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Employee Criminal Records – Updated Guidance

Finding out that a job applicant has a criminal record can often be a fatal blow to the decision to hire somebody. Inevitably, having a criminal record carries with it a stigma and, as the charity Unlock states “it’s a sad irony that a criminal record only becomes a problem when someone decides to get on in life; a criminal record check is not required to sell drugs or join a gang, but it is to get a job or go to university.”

There are rules around when criminal records checks should be undertaken and what employers can do if and when they find out an applicant has a criminal record. In practice, however, it often forms part of the standard application procedure, with candidates assuming that they have to provide the information asked for, whether that is through self-disclosure or agreeing to have a DBS (Disclosure and Barring Service) check carried out.

Employers should be aware of two recent updates on undertaking criminal records checks and how this might impact on their practices.

Updated guidance from the ICO

Earlier this month the Information Commissioner published new guidance on the processing of criminal offence data, from a data privacy perspective. The guidance outlines that special conditions apply for criminal offence data, not only because it may be regarded as sensitive, but because use of this data could create significant risks to the individual’s fundamental rights and freedoms. The focus of the guidance is on data controllers ensuring that they have a legal basis for processing data that is applicable to their specific circumstances, and that the processing they carry out is reasonable and proportionate given their specific situation.

As we have often cautioned since the implementation of the GDPR, relying on consent as a lawful basis to process data has its limitations. From a recruitment perspective, as in this context, it can be difficult to show that consent was freely given. The ICO reiterates that the fact that consent is required for a DBS check does not mean that that consent will be a valid lawful basis for data privacy purposes.

The guidance reminds employers that they will likely need an appropriate policy in place where they process criminal data, and that they may need to carry out a data protection impact assessment where their processing is ‘high risk’.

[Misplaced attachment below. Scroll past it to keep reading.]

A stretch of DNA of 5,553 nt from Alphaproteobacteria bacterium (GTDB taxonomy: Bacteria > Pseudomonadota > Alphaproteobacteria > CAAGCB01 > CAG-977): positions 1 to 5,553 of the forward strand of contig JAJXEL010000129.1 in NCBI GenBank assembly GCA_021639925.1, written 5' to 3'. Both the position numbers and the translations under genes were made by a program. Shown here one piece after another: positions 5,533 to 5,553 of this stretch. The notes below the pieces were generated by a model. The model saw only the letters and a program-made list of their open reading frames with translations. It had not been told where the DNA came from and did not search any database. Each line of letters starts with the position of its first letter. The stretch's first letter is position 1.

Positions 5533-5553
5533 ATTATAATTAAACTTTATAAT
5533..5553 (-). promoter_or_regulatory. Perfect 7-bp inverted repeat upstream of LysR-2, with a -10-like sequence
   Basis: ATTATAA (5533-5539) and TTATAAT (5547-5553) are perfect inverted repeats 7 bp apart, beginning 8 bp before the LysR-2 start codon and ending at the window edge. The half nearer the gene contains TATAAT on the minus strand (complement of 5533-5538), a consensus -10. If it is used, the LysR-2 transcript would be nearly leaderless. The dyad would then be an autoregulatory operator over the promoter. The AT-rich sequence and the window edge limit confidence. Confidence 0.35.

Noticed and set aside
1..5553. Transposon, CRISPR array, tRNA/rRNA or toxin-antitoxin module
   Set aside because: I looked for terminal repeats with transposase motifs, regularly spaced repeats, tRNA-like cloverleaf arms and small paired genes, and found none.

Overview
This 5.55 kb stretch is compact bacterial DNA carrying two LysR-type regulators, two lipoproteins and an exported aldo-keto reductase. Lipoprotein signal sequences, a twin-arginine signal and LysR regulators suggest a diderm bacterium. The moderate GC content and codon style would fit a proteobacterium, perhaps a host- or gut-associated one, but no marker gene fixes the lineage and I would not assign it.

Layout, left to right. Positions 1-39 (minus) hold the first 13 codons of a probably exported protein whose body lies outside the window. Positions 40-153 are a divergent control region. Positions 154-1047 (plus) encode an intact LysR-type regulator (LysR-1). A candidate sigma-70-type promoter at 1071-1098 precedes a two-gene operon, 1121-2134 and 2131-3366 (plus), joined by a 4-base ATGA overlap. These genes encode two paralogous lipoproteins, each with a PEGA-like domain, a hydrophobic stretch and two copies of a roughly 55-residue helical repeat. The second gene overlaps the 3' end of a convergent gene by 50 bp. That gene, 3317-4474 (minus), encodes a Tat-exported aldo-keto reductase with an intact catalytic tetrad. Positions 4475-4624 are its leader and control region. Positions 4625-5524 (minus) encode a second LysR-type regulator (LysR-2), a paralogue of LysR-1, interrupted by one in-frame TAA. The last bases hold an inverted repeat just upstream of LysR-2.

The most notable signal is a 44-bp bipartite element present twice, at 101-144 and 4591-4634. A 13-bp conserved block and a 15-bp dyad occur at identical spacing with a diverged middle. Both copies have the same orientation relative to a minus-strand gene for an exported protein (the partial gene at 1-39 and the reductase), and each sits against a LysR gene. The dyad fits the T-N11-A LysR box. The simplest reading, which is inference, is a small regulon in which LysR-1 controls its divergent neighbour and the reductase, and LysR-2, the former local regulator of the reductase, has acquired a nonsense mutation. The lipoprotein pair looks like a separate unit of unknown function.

New DBS filtering rules

New rules coming which came into effect on 28 November 2020 will have an impact on the information that will be disclosed as part of a standard or enhanced DBS check:

  • there will no longer be a requirement for youth cautions, reprimands and warnings to be automatically disclosed; and
  • the multiple conviction rule has been removed, meaning that if an individual has more than one conviction, regardless of offence type or time passed, each conviction will be considered against the rules individually, rather than being automatically disclosed. 

The changes have come about following a legal challenge in 2019 where the Supreme Court found that the DBS ‘filtering’ system – the process by which the DBS decides what offences should be disclosed and designed to filter out old and minor criminal offences from disclosure – didn’t go far enough and was disproportionate.

The problem with the old filtering system was that it didn’t take account of what might have been a stupid mistake in youth as there was no discretion over age or seriousness of the offence; a criminal record can dog someone’s life for decades due to the stigma attached. In relation to the multiple conviction rule, it didn’t take account of the fact that, in many cases, it was inevitable that someone had more than one conviction. For example, stealing a car is likely to mean that a person is charged with both theft and driving without insurance.

What should employers be doing?

  • If you process criminal data about candidates or employees, make sure you have an appropriate policy in place which sets out what information you will collect and what you will do with it. Ideally your policy document will demonstrate that carrying out these checks is not a barrier to employment, rather that you are just trying to take proper steps in your recruitment processes;
  • Consider whether you need to carry out a data protection impact assessment. The ICO says this is likely to be needed if you plan to process criminal offence data on a large scale, or to determine access to a product, service, opportunity or benefit. If in doubt, we recommend you carry out a DPIA;
  • Read the new DBS guidance– it includes suggested wording for inclusion in application forms where you ask candidates to self-disclose and a disclaimer to candidates reminding them of what they are (and aren’t) obliged to disclose;
  • Think about your recruitment process – you should only ask an individual to provide details of convictions and cautions that you are legally entitled to know about, so think carefully about whether you genuinely need to know whether someone has a criminal record in relation to the role you are recruiting for;
  • If you do carry out a criminal records check on a candidate, consider allowing that individual to give context to the offence disclosed, rather than just simply writing off the candidate. You could also carry out a risk assessment to identify whether the information disclosed is likely to pose a risk and whether you can mitigate that risk.
  • Speak to us if you need help navigating the new guidance – we can help you create the right policies and procedures to ensure that you don’t fall foul of the rules.

If a chat about any of the issues raised here would be helpful or if you would like to soundboard any HR or employment law issue don’t hesitate to reach out to our team for a free consultation or contact us at

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